Incomplete staging surgery as a major predictor of relapse of borderline ovarian tumor
1 Medical Oncology Department, Institut Català d’Oncologia-Badalona, Carretera de Canyet s/n 08916, Badalona, Barcelona, Spain
2 Medical Oncology Department, Institut Català d’Oncologia-L’Hospitalet, Gran Via de l’Hospitalet, 199–203, l’Hospitalet de Llobregat, Barcelona, 08908, Spain
3 Medical Oncology Department, Hospital del Mar-Parc de Salut Mar, Passeig Marítim 25-29, Barcelona, 08003, Spain
4 Medical Oncology Department, Institut Català d’Oncologia-Girona, Av. França s/n. 17007, Girona, Spain
5 King’s College London, 16 De Crespigny Park, London, SE5 8AF, United Kingdom
6 FIDMAG Research Unit, CIBERSAM, C/ Dr. Antoni Pujadas, 38, Sant Boi de Llobregat, Barcelona, 08830, Spain
World Journal of Surgical Oncology 2013, 11:13 doi:10.1186/1477-7819-11-13Published: 23 January 2013
Borderline ovarian tumors (BOTs) are a subset of epithelial ovarian tumors with low malignant potential but significant risk of relapse (10% to 30%). Unfortunately, surgical prognostic factors for BOT relapse have not been clearly identified, probably due to the use of heterogeneous surgical definitions and limited follow-up. The aim of this study was to assess potential relapse risk factors using standard surgical definitions and long follow-up.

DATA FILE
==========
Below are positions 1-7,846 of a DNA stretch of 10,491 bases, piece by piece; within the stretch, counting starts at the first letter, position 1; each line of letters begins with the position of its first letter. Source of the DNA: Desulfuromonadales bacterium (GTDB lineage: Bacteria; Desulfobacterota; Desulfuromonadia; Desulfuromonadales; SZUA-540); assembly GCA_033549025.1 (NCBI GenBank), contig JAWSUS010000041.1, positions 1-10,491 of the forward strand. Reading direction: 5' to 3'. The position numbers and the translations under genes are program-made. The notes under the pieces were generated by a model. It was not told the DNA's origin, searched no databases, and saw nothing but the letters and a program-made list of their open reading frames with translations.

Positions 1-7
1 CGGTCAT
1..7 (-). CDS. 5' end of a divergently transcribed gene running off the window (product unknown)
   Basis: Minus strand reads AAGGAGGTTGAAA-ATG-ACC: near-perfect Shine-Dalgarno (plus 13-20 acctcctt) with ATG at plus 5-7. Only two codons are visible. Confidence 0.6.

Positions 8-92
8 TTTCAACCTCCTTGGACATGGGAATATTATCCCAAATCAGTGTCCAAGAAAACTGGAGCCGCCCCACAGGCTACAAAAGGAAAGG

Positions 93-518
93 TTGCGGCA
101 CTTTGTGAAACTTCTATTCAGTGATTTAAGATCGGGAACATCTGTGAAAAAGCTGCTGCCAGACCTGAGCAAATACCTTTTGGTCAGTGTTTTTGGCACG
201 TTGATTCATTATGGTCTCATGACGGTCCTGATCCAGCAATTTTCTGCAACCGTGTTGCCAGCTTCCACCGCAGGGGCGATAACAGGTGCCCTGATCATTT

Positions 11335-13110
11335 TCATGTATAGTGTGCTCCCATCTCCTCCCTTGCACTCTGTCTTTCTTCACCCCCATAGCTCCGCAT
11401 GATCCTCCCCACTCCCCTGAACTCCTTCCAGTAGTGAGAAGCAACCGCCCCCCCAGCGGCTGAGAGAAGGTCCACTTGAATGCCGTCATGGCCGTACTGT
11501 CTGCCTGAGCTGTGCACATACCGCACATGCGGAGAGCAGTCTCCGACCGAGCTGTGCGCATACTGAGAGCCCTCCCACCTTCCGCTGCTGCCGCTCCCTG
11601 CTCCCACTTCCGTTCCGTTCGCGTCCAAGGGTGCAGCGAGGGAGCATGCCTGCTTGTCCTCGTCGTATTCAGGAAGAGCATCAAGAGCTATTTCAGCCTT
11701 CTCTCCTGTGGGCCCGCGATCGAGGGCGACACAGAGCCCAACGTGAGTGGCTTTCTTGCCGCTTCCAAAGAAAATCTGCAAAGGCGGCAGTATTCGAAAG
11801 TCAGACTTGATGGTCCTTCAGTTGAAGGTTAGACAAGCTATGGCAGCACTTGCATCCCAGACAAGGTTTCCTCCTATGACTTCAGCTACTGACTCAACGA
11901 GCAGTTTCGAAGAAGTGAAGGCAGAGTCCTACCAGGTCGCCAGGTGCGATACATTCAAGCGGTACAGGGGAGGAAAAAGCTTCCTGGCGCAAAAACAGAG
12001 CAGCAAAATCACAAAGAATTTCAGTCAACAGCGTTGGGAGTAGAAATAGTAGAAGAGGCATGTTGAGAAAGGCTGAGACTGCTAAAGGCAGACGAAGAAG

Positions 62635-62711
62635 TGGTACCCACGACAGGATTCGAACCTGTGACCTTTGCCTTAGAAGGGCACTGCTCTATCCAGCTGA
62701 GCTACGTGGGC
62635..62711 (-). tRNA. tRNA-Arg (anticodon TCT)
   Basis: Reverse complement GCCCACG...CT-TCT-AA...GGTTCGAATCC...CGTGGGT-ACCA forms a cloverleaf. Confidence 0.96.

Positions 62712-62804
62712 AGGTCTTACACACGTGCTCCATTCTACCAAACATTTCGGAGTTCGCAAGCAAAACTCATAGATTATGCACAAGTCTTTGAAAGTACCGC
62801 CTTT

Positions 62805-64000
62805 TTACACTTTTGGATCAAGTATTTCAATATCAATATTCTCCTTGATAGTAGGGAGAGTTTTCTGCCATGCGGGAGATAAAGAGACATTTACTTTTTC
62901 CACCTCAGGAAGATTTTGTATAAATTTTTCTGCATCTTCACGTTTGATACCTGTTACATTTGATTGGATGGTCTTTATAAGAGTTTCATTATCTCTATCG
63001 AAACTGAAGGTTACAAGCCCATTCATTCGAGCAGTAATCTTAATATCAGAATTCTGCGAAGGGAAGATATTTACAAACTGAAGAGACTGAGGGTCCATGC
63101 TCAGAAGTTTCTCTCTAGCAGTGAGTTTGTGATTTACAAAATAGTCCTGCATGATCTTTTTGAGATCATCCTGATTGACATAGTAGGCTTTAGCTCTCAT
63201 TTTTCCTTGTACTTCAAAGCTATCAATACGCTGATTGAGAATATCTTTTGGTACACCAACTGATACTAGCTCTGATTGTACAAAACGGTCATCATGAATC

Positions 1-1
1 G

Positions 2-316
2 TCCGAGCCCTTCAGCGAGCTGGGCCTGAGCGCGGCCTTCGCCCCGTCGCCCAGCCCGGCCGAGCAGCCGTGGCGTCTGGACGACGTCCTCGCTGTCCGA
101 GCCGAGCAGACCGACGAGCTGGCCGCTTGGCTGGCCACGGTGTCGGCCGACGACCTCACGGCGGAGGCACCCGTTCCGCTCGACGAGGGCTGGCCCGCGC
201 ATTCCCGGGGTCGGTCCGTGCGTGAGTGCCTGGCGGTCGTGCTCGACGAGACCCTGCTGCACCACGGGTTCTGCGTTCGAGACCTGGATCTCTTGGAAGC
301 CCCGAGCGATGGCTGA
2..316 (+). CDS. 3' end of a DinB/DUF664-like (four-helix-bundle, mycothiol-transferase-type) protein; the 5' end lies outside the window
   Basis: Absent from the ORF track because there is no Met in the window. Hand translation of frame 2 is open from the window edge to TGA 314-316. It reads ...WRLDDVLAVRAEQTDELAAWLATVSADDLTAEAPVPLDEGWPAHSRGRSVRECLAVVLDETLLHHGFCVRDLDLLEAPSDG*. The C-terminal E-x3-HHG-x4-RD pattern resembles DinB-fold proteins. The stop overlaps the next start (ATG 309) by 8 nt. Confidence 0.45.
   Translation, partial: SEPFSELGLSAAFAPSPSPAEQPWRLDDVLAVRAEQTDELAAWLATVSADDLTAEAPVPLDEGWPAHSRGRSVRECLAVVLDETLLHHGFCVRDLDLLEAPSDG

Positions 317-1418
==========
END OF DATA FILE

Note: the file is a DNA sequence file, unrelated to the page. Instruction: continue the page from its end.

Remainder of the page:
All patients diagnosed with BOT for a period of more than 10 years in a single institution were included in the analysis. Complete surgical staging was defined as the set of procedures that follow standard guidelines for staging surgery (except lymphadenectomy), performed either with one or two interventions. Fertility-sparing surgeries that preserved one ovary and the uterus but included all the remaining procedures were classified as complete staging. The relationship between potential risk factors and time to BOT relapse was assessed by log-rank tests corrected for multiple comparisons and Cox regression.
Forty-six patients with a median follow-up of 5.4 years were included, of whom 91.3% had been diagnosed as FIGO stage I disease and 45.7% had received complete staging surgery. Five relapses were detected (10.9%), all of them in women who had been diagnosed with stage I disease and had received incomplete staging surgery. Log-rank tests confirmed the association between incomplete staging surgery and shorter time to BOT relapse.
Complete staging surgery should be considered a cornerstone of BOT treatment in order to minimize the risk of relapse.